New York Times columnist Charles M. Blow outlines how the recent U.S. midterm election revealed a nation retreating from moderation in its politics. This has journalistic implications.
Further to my Queen’s Quay Karen post, here are some remarks uttered Friday by Nick Kouvalis, who managed the campaign of Toronto’s mayor-elect Rob Ford.
My last post was about the emphemeral nature of online life and relationships. This one is about outright fakery.
Toronto’s Mayor David Miller believes journalists should spend more time going deeper on serious issues and less on the catchy but trivial. Sure, but is there really an audience for such reportage, even in election years?
Read this U.S. Gallup poll to see what I mean. Here’s the slide that caught my eye: For background, read my Aug. 27 post: A house united in ignorance cannot stand. A October 2004 survey by the Program on International Policy Attitudes (PIPA) on the separate realities of Bush and Kerry supporters is a must-read. Bush supporters [...]
You wake up, stretch, take a shower. And when you step out of the shower and go to the computer to see what’s flowing through the Intertubes, you find out that Kory Teneycke is no longer heading the Sun TV project. In fact, you learn he no longer has a job.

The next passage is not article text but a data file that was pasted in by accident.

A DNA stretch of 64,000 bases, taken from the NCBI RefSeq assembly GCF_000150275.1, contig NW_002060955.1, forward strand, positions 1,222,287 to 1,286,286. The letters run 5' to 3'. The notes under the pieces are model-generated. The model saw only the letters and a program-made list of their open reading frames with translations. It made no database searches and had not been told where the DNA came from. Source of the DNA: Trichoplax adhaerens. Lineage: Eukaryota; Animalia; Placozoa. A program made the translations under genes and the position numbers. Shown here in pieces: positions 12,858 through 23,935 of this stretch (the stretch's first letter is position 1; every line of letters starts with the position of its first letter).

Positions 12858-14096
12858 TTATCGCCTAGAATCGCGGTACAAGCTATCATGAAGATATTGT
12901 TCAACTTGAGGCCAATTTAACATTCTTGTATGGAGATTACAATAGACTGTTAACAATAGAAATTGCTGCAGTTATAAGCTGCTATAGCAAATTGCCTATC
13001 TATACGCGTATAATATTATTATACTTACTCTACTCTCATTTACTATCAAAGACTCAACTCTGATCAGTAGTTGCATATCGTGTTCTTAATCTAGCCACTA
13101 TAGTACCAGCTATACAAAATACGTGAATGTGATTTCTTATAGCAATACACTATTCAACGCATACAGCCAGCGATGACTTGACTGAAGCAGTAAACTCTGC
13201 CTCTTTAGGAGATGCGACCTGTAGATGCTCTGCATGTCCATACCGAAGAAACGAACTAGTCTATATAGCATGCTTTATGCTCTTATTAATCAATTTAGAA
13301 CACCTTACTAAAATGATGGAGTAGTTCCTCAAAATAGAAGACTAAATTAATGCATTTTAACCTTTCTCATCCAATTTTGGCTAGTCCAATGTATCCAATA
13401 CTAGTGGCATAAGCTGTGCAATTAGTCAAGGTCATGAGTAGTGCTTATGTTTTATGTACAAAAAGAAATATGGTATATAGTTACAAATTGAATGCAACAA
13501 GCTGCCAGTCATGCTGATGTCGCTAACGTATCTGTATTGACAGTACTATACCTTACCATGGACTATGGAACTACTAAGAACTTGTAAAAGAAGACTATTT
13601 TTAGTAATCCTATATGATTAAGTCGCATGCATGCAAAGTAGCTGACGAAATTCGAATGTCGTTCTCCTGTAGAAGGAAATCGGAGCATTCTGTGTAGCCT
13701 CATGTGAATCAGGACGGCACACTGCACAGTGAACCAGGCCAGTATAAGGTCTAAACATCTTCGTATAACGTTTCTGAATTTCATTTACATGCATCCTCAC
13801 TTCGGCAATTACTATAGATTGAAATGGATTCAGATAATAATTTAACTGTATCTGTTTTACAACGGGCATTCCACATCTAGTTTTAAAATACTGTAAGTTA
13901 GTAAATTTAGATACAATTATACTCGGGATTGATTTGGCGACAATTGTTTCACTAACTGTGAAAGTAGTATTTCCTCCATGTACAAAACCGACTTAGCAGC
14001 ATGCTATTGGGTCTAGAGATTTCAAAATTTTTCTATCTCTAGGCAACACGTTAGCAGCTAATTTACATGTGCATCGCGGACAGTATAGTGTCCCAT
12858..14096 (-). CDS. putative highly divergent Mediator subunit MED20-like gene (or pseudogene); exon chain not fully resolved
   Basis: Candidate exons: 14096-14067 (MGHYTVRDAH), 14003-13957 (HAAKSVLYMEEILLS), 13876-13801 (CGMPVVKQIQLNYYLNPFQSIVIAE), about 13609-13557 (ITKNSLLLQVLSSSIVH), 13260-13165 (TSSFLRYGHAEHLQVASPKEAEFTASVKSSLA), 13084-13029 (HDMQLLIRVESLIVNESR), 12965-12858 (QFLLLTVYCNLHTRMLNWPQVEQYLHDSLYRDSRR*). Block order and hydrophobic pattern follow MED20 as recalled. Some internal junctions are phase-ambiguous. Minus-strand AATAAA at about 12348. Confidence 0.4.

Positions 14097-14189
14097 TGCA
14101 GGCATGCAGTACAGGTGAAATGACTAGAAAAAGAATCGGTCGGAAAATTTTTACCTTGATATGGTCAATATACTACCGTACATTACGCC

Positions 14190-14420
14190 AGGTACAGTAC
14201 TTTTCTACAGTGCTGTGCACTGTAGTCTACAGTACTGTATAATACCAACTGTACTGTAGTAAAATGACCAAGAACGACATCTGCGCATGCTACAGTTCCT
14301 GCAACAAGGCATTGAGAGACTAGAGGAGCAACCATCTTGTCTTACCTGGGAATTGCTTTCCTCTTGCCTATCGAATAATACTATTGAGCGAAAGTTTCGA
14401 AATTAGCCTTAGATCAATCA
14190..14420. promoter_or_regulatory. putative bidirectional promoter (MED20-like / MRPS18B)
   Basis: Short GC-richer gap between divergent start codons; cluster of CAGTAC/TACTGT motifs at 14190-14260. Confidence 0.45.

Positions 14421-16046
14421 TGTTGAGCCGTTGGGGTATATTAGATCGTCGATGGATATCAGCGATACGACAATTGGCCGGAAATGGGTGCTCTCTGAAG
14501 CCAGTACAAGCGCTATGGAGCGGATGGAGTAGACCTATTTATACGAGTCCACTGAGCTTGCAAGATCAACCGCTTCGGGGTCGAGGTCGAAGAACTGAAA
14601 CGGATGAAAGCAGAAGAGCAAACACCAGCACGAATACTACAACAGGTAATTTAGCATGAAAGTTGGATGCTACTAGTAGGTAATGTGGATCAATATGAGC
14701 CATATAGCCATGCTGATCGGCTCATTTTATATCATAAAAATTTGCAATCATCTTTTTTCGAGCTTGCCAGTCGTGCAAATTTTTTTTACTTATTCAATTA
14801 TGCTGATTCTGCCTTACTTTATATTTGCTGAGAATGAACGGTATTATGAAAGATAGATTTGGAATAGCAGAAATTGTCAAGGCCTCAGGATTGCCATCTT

So the Conservative government spent its Tuesday trumpeting that the fake lake only cost $57,000. The $1.9 million cost is for the whole pavilion — a “marketing pavilion,” no less, they said. Fine, but I’m still looking for an explanation as to why they spent $23 million on Huntsville’s hockey rink to make it a nice, shiny media [...]
The Globe and Mail, to its credit, treated this issue as a big deal on Wednesday. It led off with a short set-up, front-page column by John Ibbitson then went in to a full page of stories plus an editorial.
I can’t understand a damned thing that Angelo Persichelli wrote about in the Sunday Star. It seems to be something of a swipe at the opposition on Parliament Hill and the Parliamentary press gallery. I read it several times over the course of the day, but it made my eyes tired and my mind foggy.